Foraging

In winter, the feeding intensity increases, and then decreased until the morning of both sexes, and was lower in the flocks of males than in the flocks of females. This sexual difference is greater where the presence of legumes was less in central Spain. Men who were fed slightly less intensely than women could compensate for longer feeding periods and a larger bite, which would allow them to get enough food relative to their absolute daily energy needs. The size of the morning food search area is smaller in places with more legumes available, probably because legumes are the most preferred type of substrate.

Mortality

Large bustards usually live for about 10 years, but some of them are known to live up to 15 years or more. The maximum known species life span was 28 years. Adult males seem to have a higher mortality rate than females, mainly due to the fierce intraspecific struggle with other males during the breeding season. Many men may die in their first few years of maturity due to this reason.

Although little detailed information has been obtained from predators, more than 80% of bustards die during the first year of life, and many become victims of predators. Chickens can be predated by the fact that they are land birds that want to fly. Predators of eggs and chicks include lizards, corvids, hedgehogs, foxes, badgers ( Meles SSP.), Kunitz ( Martes SSP.), Rats ( Rattus subspecies.) and wild boars ( Sus scrofa ) The most serious natural predators of nests, possibly red foxes and black crow ( Corvus cornix ) The chicks grow very quickly, at 6 months being almost two-thirds of their adult size, and eaten by foxes, lynxes, wolves ( Canis lupus ), dogs, jackals and eagles. Bustard of unspecified age and gender was found among the eagle owl ( Bubo bubo ) production remains in Bulgaria. The bold, conspicuous breeding behavior of an adult male bustard can attract the same large predator that is preceded by a chicken, such as wolves and lynxes, while a more inconspicuous woman can sometimes be attacked by large eagles. However, predation is rare for adults because of their size, dexterity and safety in numbers due to their social behavior.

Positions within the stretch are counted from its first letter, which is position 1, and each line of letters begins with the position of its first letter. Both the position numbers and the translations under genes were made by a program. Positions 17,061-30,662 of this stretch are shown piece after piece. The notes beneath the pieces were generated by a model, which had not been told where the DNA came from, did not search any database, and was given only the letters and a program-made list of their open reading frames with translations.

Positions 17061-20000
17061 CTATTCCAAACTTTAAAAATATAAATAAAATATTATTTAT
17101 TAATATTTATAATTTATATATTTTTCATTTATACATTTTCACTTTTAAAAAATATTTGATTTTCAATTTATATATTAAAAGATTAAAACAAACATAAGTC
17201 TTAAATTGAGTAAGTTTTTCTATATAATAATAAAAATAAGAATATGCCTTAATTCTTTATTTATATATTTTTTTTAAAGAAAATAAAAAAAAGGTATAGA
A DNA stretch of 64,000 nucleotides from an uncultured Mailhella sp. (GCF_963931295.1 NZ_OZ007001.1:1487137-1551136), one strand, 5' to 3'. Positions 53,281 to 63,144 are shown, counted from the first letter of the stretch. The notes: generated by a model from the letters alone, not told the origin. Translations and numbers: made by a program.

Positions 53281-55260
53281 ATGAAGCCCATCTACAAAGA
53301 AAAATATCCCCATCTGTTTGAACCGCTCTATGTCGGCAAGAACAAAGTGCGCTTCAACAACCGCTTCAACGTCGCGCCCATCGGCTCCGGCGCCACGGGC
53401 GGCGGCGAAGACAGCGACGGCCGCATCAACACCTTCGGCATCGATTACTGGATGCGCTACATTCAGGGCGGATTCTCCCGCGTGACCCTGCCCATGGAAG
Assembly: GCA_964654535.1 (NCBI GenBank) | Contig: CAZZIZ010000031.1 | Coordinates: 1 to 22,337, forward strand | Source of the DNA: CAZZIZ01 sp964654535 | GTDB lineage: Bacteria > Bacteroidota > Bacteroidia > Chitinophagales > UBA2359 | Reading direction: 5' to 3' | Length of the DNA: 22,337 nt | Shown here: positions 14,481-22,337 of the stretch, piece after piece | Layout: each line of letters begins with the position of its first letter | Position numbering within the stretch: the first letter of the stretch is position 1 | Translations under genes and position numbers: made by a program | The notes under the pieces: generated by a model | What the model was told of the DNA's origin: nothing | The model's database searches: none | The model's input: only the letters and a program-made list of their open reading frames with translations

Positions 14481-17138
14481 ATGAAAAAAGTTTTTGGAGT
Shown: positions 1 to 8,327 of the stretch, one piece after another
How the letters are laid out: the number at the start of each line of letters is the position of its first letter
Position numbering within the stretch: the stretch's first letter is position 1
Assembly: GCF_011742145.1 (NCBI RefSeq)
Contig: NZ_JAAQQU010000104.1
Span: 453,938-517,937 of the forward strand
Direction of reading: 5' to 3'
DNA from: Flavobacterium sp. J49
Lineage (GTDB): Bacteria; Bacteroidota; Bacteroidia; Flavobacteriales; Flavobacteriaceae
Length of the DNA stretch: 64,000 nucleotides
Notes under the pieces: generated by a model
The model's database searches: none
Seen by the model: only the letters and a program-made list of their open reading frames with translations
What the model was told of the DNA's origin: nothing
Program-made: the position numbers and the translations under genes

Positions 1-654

Sometimes, other natural causes can contribute to mortality in species, especially starvation in the harsh winter months. However, the main causes of mortality in recent centuries have been mainly related to human activities, as described below.

Population distribution

In 2008, the world population numbered from 44,000 to 51,000 birds (Palacin and Alonso 2008), about 38,000 to 47,000 in Europe, with 30,000 or more than half in Spain. Hungary was the next largest bustard in terms of population from around 1555 in 2012, followed by Ukraine and Austria. Between 4200 and 4500 were found in East Asia. Recently, there has been a sharp decline throughout Eastern and Central Europe and in Asia, especially in Kazakhstan and Mongolia.

Range (2008)
Presencecountries
RelativesAfghanistan, Armenia, Austria, Azerbaijan, Bosnia and Herzegovina, Bulgaria, China, Croatia, Czech Republic, France, Georgia, Germany, Greece, Hungary, Iran, Iraq, Italy, Kazakhstan, Kyrgyzstan, Macedonia, Moldova, Mongolia, Montenegro, Morocco, Portugal, Romania, Russia, Serbia, Slovakia, Spain, Syria, Tajikistan, Turkey, Turkmenistan, Ukraine, United Kingdom, Uzbekistan
regionally extinctAlgeria, Lithuania, Myanmar, Poland, Sweden, Switzerland
trampAlbania, Belgium, Cyprus, Denmark, Egypt, Finland, Gibraltar, Ireland, Israel, Japan, Korea, Latvia, Luxembourg, Malta, Netherlands, Saudi Arabia, Tunisia
Presence of uncertaintyLebanon, Pakistan

Large populations exist in Spain (23,055 birds), Russia (8,000 birds), Turkey (800-3,000 birds), Portugal (1,435 birds) and Mongolia (1,000 birds). In Germany and Austria, the population is small (Germany 2016: 232 birds, Austria 2012: 335 birds), but they have been growing steadily for two decades. In other countries, the population is declining due to habitat loss throughout its range. A significant population also exists in Hungary (1100–1300 birds), where the Eastern European steppe zone ends near the town of Davavania, as well as in the Hortobadite National Park, Nagykunság and Nagy-Sárrét regions. The population compared to the population of 10,000-12,000 before World War II.

The agrienvironment scheme as non-irrigated legumes contributed to an increase in the bustard population in Castile and Leon, central Spain.

Threats and environmental status

Bustards are classified as vulnerable at the species level. There are many threats that bustards face. Increased human intervention can lead to loss of habitat caused by plowing of meadows, intensive agriculture, afforestation, increased development of irrigation and construction of roads, power lines, fences and ditches. Mechanization, chemical fertilizers and pesticides, fire and predation of dogs are serious threats to chickens and adolescents, as well as hunting for adults, contributing to high mortality in some of their range countries. Agricultural activity is a major breach in the nest, and in Hungary, several successful nests are outside protected areas.